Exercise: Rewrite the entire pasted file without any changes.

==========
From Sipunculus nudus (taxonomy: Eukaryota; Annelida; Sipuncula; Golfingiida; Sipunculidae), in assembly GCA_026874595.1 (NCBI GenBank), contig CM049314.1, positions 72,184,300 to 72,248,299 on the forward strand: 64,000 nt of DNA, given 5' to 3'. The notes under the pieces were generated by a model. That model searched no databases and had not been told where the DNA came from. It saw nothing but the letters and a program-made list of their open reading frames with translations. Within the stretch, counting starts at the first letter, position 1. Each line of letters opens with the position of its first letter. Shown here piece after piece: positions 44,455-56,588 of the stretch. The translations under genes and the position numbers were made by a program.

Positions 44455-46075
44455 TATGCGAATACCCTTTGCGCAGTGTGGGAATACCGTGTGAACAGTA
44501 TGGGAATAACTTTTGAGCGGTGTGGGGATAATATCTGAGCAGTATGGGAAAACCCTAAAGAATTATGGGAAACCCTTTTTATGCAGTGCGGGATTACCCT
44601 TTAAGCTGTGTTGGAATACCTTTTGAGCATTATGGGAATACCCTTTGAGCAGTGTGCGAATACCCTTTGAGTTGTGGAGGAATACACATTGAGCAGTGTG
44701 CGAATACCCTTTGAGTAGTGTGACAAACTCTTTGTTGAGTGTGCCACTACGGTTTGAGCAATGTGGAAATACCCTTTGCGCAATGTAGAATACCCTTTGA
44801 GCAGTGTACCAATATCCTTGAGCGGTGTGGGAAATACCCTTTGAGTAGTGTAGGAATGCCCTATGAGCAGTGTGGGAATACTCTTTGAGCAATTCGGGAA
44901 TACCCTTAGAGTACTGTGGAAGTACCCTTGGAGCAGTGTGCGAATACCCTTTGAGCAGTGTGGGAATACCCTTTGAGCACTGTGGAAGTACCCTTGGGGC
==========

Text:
From Sipunculus nudus (taxonomy: Eukaryota; Annelida; Sipuncula; Golfingiida; Sipunculidae), in assembly GCA_026874595.1 (NCBI GenBank), contig CM049314.1, positions 72,184,300 to 72,248,299 on the forward strand: 64,000 nt of DNA, given 5' to 3'. The notes under the pieces were generated by a model. That model searched no databases and had not been told where the DNA came from. It saw nothing but the letters and a program-made list of their open reading frames with translations. Within the stretch, counting starts at the first letter, position 1. Each line of letters opens with the position of its first letter. Shown here piece after piece: positions 44,455-56,588 of the stretch. The translations under genes and the position numbers were made by a program.

Positions 44455-46075
44455 TATGCGAATACCCTTTGCGCAGTGTGGGAATACCGTGTGAACAGTA
44501 TGGGAATAACTTTTGAGCGGTGTGGGGATAATATCTGAGCAGTATGGGAAAACCCTAAAGAATTATGGGAAACCCTTTTTATGCAGTGCGGGATTACCCT
44601 TTAAGCTGTGTTGGAATACCTTTTGAGCATTATGGGAATACCCTTTGAGCAGTGTGCGAATACCCTTTGAGTTGTGGAGGAATACACATTGAGCAGTGTG
44701 CGAATACCCTTTGAGTAGTGTGACAAACTCTTTGTTGAGTGTGCCACTACGGTTTGAGCAATGTGGAAATACCCTTTGCGCAATGTAGAATACCCTTTGA
44801 GCAGTGTACCAATATCCTTGAGCGGTGTGGGAAATACCCTTTGAGTAGTGTAGGAATGCCCTATGAGCAGTGTGGGAATACTCTTTGAGCAATTCGGGAA
44901 TACCCTTAGAGTACTGTGGAAGTACCCTTGGAGCAGTGTGCGAATACCCTTTGAGCAGTGTGGGAATACCCTTTGAGCACTGTGGAAGTACCCTTGGGGC